Vermont Could Receive Over $25 Million in Home Heating FundsWaterbury, Vt.-Governor Jim Douglas praised the U.S. House of Representatives for their historic vote on September 25, 2008, to fully fund the federal Low-Income Home Energy Assistance Program (LIHEAP) at $5.1 billion, the maximum funding level authorized for fiscal year 2009.Governor Douglas said the LIHEAP provision was included in the House-passed version of a Continuing Resolution which would fund the vast majority of government programs at fiscal year 2008 levels through March 2009.”The House’s decision to fully fund the LIHEAP program for this coming year-at nearly double the 2008 appropriation-is an indication that they understand the critical importance of the LIHEAP program for all states,” said Governor Jim Douglas. “I want to thank Congressman Welch for his leadership on this issue and his colleagues for their support for this critically important program. The northeastern governors are all very grateful that the House has responded to our calls for full funding of LIHEAP.””We now urge the Senate and president to quickly follow suit,” Governor Douglas continued. “If they can find $700 billion to bailout Wall Street, surely than can find the resources to keep low income Americans warm this winter.”Last year, Vermont received a LIHEAP block grant of $11.7 million, and an overall total of nearly $19.4 million in funding, when contingency funding is included in the equation.Governor Douglas said if the Senate passes the measure supported by the House, and the President signs it into law, Vermont stands to receive almost $25.6 million in block grant funding from the program. This is more than double last year’s base funding, at almost $14 million.”Vermont was able to provide the most generous LIHEAP benefit in the nation to low-income residents last year,” added Secretary of the Agency of Human Services Cynthia D. LaWare. “Due to the skyrocketing costs of home heating fuel this year, the LIHEAP program must be fully funded if we are to ensure a similar benefit level to our LIHEAP recipients this year. The House’s commitment to this issue is a very positive step toward making this a reality, and I urge the Senate and the President to address this issue immediately.”Vermont is actively engaged in a variety of statewide efforts to address the challenge of rising fuel and food costs. For more information about the Governor’s Fuel and Food Partnership, and what State and community partners are doing to help keep Vermonters warm this winter, please visit: http://helpforvt.org/(link is external)###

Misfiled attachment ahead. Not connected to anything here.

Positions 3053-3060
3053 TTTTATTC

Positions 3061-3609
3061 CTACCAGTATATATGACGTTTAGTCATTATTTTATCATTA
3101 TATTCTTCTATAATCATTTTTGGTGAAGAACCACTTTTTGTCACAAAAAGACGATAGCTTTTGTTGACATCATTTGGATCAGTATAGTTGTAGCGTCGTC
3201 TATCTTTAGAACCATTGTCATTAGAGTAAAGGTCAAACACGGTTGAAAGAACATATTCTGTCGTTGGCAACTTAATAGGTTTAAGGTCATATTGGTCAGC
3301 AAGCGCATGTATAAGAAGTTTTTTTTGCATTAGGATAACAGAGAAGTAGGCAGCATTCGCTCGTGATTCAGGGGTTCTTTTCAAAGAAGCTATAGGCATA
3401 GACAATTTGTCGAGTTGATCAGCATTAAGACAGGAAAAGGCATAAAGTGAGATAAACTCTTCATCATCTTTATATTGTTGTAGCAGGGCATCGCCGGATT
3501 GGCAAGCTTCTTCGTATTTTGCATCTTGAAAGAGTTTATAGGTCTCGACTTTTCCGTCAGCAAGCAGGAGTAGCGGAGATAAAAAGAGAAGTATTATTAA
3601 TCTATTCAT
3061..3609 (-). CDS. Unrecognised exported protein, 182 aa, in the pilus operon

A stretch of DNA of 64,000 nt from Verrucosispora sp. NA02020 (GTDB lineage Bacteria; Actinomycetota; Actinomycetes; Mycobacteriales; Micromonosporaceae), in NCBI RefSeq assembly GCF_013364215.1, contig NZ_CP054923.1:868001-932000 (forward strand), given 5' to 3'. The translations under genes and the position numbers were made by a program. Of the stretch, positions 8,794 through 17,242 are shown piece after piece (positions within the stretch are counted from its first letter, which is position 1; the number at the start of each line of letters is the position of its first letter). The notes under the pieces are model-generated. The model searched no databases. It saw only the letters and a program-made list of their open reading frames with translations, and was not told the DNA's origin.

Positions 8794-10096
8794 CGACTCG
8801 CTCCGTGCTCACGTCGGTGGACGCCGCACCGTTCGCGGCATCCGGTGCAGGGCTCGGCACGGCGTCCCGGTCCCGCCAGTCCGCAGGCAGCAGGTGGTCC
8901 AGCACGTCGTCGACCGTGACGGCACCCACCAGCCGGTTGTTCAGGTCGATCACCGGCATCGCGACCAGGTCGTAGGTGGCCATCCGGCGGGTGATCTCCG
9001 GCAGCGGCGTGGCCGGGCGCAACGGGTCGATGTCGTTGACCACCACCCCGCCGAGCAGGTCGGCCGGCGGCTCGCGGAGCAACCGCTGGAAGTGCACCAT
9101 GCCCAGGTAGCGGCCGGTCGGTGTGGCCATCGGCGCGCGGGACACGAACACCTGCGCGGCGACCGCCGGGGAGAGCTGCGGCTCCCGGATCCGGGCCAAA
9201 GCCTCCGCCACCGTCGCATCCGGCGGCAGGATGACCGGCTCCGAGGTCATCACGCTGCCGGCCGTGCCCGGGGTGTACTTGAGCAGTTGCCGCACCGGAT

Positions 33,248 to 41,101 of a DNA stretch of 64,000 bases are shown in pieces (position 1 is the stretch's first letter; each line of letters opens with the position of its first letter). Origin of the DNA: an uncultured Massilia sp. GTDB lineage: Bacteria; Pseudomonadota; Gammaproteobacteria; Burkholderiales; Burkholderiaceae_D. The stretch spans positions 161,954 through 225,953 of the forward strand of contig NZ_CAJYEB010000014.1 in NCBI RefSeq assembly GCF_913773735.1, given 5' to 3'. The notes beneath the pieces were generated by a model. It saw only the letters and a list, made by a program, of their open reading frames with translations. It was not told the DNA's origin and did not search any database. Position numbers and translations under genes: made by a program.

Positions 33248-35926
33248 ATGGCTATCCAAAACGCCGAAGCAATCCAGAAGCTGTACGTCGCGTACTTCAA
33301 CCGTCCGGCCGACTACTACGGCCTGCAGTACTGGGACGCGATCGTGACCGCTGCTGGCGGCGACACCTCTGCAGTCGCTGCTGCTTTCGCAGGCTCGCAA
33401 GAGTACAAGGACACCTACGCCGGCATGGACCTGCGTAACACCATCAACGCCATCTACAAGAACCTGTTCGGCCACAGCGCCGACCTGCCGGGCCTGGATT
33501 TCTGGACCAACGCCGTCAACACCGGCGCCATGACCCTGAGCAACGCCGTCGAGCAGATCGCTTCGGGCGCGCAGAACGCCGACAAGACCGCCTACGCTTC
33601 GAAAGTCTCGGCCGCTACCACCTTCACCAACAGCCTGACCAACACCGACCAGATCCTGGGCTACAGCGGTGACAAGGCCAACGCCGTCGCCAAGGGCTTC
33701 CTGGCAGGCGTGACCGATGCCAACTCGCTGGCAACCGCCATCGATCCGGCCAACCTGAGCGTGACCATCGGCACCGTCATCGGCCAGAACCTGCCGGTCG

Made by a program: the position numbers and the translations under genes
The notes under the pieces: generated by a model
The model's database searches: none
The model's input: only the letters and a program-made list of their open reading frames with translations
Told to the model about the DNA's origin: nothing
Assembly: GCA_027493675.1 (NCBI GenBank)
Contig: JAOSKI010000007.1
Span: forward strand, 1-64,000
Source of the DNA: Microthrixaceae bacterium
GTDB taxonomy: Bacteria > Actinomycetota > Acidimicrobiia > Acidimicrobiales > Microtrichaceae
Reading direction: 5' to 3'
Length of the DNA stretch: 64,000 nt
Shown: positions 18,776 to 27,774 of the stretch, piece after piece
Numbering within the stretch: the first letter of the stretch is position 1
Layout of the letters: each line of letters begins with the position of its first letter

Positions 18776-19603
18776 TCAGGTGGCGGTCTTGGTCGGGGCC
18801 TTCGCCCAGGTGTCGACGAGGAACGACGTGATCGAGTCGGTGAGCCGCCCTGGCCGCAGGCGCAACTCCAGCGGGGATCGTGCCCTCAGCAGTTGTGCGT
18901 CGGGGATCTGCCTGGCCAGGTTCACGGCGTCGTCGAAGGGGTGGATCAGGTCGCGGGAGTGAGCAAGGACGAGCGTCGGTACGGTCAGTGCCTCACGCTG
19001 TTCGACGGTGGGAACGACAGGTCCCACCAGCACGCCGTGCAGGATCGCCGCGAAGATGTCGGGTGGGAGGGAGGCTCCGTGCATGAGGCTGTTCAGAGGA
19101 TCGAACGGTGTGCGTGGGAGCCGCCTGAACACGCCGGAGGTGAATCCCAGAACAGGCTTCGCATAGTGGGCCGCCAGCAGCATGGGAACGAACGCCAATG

THE history of cricket as a subject could be added to the Caribbean Secondary Education Certificate (CSEC) Examinations Physical Education curriculum if the West Indies Cricket Board (WICB) has its way.WICB Marketing and Communications Manager Carole Beckford says that the body wants to have the subject added, saying the intention is to have the younger generation understand how important the sport is to Caribbean unity.“Physical Education is already on the CXC (Caribbean Examinations Council) Curriculum. Because of the strong history of cricket as a subject, we thought it would have been an important partnership with CXC to ensure that the history of West Indies Cricket is being carried on – that people understand how important it is, whether it’s social, business or political.If a young student passes through the region and does Physical Education, they’ll understand not just the physical part of it, but the historical and the social context as well,” she said.Beckford was a member of the panel that looked at the Caribbean Advanced Proficiency Examination (CAPE) syllabus for Physical Education.“Physical Education is being looked at broadly. For example, at the SBA (School Based Assessment) level, you could jolly well do a cricket project as part of your assessment. It’s just to get it as a subject matter for P.E,” she says.She adds that CXC already has a responsibility to fostering Caribbean unity.“Caribbean unity (can already be seen) through CXC, CARICOM, Caribbean exports, and all those organisations that seek to unify the region.“CXC is from an academic development perspective and cricket is a topical subject. The history is important. It’s not just about pride; it’s about carrying on the legacy of what cricket has done and what it continues to do for the Caribbean.”Beckford and the WICB have been meeting with CXC in order to make curriculum addition a reality and she says talks between both organisations are still ongoing. (First Published in the Jamaica Star).